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After his anti-election lawsuit failed, Gohmert didn't take it well

The more Republican politics becomes radicalized, it's hard not to notice that the lines between Gohmert and the GOP "mainstream" are no longer clear.
Image: Attorney General Barr Testifies Before House Judiciary Committee, in Washington
Rep. Louie Gohmert, R-Texas, studies notes during the hearing in which Attorney General William Barr appears before the House Judiciary Committee on Capitol Hill on July 28, 2020.Matt McClain / Pool via Reuters

Rep. Louie Gohmert (R-Texas), desperate to help Donald Trump gain power he didn't earn, filed a ridiculous lawsuit last week against, of all people, Vice President Mike Pence. It's a little convoluted, but the Texas Republican effectively asked the federal courts to use his case to empower Pence to unilaterally reject electoral college results he disagrees with.

Or more specifically, Gohmert asked a federal judge to let the vice president ignore actual electoral votes, and instead accept an alternate slate of fake pro-Trump electoral votes as if they were real.

By way of a follow-up, it seemed worth noting the case's failure.

A federal judge on Friday dismissed a last-gasp lawsuit led by a House Republican that aimed to give Vice President Mike Pence the power to overturn the results of the presidential election won by Joe Biden when Congress formally counts the Electoral College votes next week.... In dismissing the lawsuit filed by Rep. Louie Gohmert, R-Texas, and a group of Republican electors from Arizona, Texas U.S. District Judge Jeremy Kernodle, a Trump appointee, wrote that the plaintiffs "allege an injury that is not fairly traceable" to Pence, "and is unlikely to be redressed by the requested relief."

Soon after, a three-judge panel at the 5th Circuit Court of Appeals -- in this case, two Reagan appointees and a Trump appointee -- also dismissed the lawsuit out of hand.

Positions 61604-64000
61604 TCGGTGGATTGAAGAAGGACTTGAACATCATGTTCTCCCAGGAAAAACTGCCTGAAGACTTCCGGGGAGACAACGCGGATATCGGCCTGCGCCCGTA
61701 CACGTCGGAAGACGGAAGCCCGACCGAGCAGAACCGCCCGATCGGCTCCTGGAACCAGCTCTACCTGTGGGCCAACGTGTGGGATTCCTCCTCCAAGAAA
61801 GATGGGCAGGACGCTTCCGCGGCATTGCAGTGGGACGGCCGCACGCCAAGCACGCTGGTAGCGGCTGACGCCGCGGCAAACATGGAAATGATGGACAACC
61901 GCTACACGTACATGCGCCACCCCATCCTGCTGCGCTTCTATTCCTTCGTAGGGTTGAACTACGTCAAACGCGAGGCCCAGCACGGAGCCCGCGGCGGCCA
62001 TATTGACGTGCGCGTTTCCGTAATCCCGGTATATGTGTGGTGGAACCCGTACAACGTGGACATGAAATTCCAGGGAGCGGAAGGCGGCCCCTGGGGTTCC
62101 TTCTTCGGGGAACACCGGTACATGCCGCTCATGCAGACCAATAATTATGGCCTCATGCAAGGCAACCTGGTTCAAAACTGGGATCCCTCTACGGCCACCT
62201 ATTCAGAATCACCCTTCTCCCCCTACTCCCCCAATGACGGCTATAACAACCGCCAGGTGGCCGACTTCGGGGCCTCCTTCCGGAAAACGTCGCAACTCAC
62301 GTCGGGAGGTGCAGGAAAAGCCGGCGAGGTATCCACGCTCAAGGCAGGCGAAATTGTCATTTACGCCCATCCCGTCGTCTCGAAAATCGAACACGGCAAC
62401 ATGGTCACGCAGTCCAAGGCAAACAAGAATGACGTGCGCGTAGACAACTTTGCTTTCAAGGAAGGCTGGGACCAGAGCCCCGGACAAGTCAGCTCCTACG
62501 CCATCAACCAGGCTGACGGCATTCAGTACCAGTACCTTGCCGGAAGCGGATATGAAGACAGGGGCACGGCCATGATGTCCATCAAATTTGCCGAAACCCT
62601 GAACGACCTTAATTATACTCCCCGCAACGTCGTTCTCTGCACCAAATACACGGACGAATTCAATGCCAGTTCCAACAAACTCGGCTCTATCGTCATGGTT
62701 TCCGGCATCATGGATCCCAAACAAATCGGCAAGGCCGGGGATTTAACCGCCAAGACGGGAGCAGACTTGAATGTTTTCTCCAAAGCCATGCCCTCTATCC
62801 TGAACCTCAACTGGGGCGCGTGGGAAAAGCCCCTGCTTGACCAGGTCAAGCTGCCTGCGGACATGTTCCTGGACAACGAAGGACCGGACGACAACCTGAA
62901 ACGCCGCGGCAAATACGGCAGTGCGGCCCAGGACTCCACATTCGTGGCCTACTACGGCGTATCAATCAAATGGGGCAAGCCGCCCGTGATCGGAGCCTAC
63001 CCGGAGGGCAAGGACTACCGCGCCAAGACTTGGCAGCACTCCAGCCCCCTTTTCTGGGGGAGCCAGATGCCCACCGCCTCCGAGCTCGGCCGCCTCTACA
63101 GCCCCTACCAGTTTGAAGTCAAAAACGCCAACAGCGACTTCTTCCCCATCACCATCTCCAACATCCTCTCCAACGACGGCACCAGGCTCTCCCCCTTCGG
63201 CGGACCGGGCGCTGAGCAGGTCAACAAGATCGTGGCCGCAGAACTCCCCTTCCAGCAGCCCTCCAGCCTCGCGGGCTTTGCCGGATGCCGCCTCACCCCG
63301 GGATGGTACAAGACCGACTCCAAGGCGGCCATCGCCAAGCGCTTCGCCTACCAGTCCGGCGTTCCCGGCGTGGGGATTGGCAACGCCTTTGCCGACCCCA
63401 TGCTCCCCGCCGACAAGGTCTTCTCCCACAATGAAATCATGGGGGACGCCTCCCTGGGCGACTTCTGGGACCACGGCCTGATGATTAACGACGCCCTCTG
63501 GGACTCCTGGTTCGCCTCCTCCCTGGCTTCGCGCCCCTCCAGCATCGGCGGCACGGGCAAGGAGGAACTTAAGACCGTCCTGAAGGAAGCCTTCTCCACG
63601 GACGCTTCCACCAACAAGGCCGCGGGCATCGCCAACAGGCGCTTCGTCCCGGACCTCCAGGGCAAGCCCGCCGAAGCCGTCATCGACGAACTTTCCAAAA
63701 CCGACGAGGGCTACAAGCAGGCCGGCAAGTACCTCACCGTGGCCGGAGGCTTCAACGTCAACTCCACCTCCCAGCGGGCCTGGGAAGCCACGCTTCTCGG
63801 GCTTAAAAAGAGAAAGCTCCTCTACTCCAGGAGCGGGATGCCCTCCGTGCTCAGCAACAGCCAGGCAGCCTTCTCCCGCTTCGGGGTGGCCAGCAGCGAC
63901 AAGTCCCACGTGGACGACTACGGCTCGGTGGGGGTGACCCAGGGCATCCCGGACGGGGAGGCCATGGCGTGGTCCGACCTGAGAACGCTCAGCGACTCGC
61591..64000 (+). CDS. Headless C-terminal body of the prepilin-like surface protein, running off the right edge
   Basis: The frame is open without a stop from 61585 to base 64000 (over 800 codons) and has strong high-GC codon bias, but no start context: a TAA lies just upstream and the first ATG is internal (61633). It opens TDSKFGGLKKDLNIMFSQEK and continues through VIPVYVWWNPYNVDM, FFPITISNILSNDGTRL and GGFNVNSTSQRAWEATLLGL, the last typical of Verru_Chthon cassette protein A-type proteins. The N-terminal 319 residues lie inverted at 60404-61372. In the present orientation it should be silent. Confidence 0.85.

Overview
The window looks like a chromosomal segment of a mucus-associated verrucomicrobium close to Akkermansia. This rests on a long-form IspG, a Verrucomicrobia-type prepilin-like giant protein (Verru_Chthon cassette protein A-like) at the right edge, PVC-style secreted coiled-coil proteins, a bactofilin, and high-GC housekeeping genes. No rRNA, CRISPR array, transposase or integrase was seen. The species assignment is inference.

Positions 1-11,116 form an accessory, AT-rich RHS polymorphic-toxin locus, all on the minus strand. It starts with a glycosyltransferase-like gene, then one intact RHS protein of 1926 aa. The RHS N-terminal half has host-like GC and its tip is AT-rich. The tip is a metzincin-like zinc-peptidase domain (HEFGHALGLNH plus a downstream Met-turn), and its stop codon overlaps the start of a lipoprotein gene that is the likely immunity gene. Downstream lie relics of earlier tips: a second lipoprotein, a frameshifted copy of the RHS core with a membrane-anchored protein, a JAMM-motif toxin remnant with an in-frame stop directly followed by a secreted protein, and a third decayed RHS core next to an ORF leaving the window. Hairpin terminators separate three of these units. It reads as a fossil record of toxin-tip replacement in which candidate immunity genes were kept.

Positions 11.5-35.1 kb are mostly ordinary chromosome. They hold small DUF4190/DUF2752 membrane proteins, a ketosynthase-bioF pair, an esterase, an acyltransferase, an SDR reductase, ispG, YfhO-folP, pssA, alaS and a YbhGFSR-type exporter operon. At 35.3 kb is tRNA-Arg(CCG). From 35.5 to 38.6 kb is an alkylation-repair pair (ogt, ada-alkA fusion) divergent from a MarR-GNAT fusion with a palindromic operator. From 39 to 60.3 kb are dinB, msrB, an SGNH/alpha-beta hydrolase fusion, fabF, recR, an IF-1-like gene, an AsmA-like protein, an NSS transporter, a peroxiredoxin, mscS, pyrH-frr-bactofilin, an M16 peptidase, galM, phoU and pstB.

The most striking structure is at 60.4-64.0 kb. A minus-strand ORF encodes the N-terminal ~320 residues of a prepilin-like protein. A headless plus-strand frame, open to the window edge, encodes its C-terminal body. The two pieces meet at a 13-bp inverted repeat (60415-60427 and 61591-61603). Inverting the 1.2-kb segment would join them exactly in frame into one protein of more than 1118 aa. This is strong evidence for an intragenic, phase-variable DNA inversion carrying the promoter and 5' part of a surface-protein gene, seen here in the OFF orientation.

After suffering predictable failures in court, Gohmert told one conservative news outlet that unless the results of the 2020 election are nullified, "it will mean the end of our republic, the end of the experiment in self-government." The irony of the comments appeared lost on him.

But that's not all he said. Complaining about his legal defeats, the GOP congressman added, "Basically, in effect, the ruling would be that you've got to go to the streets and be as violent as antifa and [Black Lives Matter]."

Gohmert soon after argued on Twitter that his remarks were not intended as an endorsement of violence -- which is the sort of denial that becomes necessary when a politician uses reckless rhetoric about street violence.

Over the holiday weekend, HuffPost's Matt Fuller tweeted an observation that stood out for me: "When I started covering House Republicans in 2013, a senior GOP aide told me to ignore the Steve Kings and Louie Gohmerts in the party. I pretty much did the exact opposite, and watched the whole party turn into Louie Gohmerts — and Louie Gohmert graduate to ... this."

It's an important point. Of course it's tempting to dismiss Louie Gohmert as a fringe and unserious figure. Of course it's easy to see him as a bumbling far-right lawmaker, who struggles to gain respect from his own colleagues. Gohmert is more of a cartoon than a congressman.

But the more Republican politics becomes radicalized, it's hard not to notice that the lines between Gohmert and the GOP "mainstream" are no longer clear.